Genetic diversity in candidate genes for developmental traits and cell wall characteristics in perennial ryegrass (Lolium perenne)

Tom Ruttink, Annelies Haegeman, Frederik van Parijs, Sabine Van Glabeke, Hilde Muylle, Stephen Byrne, Torben Asp, Isabel Roldán-Ruiz

    Onderzoeksoutput: Hoofdstuk in Boek/Rapport/CongresprocedureC1: Artikels in proceedings van wetenschappelijke congressen, die niet inbegrepen zijn in A1, A2, A3 of P1peer review


    In outbreeding species in which linkage disequilibrium (LD) spans short distances, the use of markers in candidate genes is an appropriate approach for association mapping (AM) (Zhu et al. 2008). Several studies have successfully used this approach in Lolium perenne. For example, Skøt et al. (2007) examined the association between an alkaline invertase candidate gene (LpcAI) and carbohydrate content, and between the photoperiod control gene LpHD1 and flowering time; Skøt et al. (2011) investigated the association between polymorphisms in the L. perenne ortholog of the Arabidopsis FT gene (LpFT3
    ) and flowering time; Auzanneau et al. (2007) examined the association between
    L. perenne Gibberelic Acid Insensitive (LpGAI) and organ growth. Recently, Yu et al. (2013) examined the association between polymorphisms in a set of 14 genes and drought tolerance. However, these studies focused on a relatively small number of genes, which is, at least partially, due to the relatively large population sizes typical of AM studies and the lack of cost-efficient genotyping technologies for highly polymorphic genomes. These studies used either amplicon resequencing across the population (Auzanneau et al. 2007; Yu et al. 2013), or identified alleles in a representative discovery panel followed by screening the AM population with the subset of polymorphisms that discrimi-
    nated those alleles using TaqMan assays (Skøt et al. 2007) or PCR-fragment length polymorphisms (Skøt et al. 2011) as genotyping tool. While analysis of a limited number of candidate genes can be appropriate for the dissection of traits with a clearly defined genetic control and easy to pin-point candidate genes, it represents a clear limitation when dealing with complex traits. Indeed, even when a significant association is found between polymorphisms in one candidate gene and the investigated trait, it is difficult to rule out that other genes might also have an effect, or that (part of) the phenotypic diversity observed is due to interactions between multiple genes. Furthermore, most high-throughput genotyping platforms only allow screening of a priori known SNPs, so that only a subset of the potentially relevant genetic diversity is considered in the AM study. As a consequence, the development of versatile, cost-efficient methods to screen a large number of polymorphisms in multiple candidate genes for a diverse set of L. perenne genotypes is required. Targeted resequencing of a panel of several hundred candidate genes using next generation sequencing (NGS) provides the possibility to simultaneously discover and genotype a priori unknown and/or low-abundant polymorphisms across a large population. We have investigated whether probe capture enrichment followed by NGS is a feasible approach for targeted resequencing in the highly heterozygous species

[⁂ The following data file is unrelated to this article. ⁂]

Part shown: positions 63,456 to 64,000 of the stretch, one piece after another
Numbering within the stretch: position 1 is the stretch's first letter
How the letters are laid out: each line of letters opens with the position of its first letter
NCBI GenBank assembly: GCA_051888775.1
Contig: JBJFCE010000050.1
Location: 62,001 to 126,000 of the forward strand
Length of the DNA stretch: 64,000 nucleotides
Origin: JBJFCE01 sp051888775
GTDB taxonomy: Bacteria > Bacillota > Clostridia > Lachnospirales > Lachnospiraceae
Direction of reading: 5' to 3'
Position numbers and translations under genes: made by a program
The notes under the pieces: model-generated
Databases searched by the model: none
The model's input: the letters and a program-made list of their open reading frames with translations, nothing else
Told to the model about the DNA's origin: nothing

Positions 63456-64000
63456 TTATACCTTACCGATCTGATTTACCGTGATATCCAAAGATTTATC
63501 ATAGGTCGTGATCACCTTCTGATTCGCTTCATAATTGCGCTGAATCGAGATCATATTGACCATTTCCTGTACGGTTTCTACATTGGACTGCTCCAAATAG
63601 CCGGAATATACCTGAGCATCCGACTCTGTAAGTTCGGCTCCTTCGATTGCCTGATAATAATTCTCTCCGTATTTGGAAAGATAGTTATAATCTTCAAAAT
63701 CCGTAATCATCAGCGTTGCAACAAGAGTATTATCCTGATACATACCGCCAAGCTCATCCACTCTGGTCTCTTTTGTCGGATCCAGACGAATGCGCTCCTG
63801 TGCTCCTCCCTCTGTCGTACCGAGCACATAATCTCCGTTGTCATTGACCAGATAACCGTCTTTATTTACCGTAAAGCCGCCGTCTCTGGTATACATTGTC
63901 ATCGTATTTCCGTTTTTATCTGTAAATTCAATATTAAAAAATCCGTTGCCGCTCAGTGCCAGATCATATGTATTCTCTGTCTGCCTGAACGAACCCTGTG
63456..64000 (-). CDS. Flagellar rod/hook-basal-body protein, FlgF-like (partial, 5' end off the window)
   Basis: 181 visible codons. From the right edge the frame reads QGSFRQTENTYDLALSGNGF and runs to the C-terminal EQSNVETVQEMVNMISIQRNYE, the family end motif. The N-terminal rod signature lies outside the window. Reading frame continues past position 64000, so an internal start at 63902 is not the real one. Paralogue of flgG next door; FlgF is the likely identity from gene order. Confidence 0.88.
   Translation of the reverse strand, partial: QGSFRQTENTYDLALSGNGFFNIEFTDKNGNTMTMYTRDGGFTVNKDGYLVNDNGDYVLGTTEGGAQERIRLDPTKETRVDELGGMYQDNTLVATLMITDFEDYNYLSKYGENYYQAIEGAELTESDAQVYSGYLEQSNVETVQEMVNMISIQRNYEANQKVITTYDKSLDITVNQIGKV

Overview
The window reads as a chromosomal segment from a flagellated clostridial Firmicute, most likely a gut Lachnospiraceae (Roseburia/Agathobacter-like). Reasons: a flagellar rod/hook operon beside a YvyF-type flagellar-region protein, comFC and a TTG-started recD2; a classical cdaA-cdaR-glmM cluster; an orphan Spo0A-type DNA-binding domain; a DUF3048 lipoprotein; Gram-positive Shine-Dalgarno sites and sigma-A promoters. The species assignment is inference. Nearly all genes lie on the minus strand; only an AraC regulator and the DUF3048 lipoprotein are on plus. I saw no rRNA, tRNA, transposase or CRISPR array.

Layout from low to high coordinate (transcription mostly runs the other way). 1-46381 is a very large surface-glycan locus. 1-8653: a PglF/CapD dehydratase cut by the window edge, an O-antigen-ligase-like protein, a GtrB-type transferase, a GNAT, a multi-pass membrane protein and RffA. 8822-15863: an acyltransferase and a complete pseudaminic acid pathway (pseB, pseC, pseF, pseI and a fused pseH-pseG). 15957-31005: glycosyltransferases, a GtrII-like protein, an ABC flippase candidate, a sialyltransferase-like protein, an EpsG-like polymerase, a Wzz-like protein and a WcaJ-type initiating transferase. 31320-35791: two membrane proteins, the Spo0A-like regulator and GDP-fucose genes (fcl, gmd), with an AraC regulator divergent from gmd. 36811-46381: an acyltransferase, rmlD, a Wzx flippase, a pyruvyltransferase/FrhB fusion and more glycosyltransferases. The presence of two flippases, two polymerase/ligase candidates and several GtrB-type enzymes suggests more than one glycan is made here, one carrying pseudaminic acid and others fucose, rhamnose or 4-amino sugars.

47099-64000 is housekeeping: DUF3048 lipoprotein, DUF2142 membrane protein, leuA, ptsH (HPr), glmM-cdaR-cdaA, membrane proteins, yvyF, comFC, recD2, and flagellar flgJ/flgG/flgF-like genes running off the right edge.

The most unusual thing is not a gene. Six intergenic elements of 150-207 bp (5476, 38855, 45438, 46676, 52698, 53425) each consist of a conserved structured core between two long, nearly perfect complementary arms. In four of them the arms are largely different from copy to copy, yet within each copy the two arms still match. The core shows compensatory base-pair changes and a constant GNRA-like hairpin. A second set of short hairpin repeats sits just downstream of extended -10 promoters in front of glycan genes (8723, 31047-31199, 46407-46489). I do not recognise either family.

L. perenne, for which high SNP densities of about five SNPs per 100 bp have been
    reported (Yu et al. 2013; Ruttink et al. 2013). In this approach, oligonucleotide baits are designed to bind regions of interest (i.e. in candidate genes), which are enriched by in-solution sequence capture before sequencing (Davey et al. 2011).
    Our final objective is to conduct candidate gene AM of plant developmental traits and cell wall characteristics in a population of about 700 genotypes including breeding materials and wild accessions. Therefore, we identified candidate genes putatively involved in the regulation of plant growth and development, plant architecture, meristem activity, induction of flowering, cell wall biogenesis, and phytohormone biosynthesis, signaling, and response, and selected 539 L. perenne candidate genes for genotyping. During probe design, we excluded target regions containing repeat sequences or with high sequence similarity to paralogous genes in the reference genome sequence, which can affect target-probe hybridization during the enrichment step and cause ambiguous read mapping after sequencing (Uitdewilligen et al. 2013). Here, we evaluate the performance of this newly developed probe set for the screening of 539
    L. perenne genes, discuss the effect of read depth (RD) on target coverage, SNP and InDel density, and calling accuracy and evaluate LD patterns in this set of genes. The analysis is based on a set of 95 L. perenne genotypes from 17 accessions originating from France and the inbred line used for genome sequencing (Byrne et al. 2014).
    Oorspronkelijke taalEngels
    TitelMolecular breeding of forage and turf
    EditorsH Budak, G Spangenberg
    Aantal pagina’s17
    UitgeverijSpringer-Verlag New York
    ISBN van geprinte versie978-3-319-08713-9
    ISBN van elektronische versie978-3-319-08714-6
    PublicatiestatusGepubliceerd - 2015


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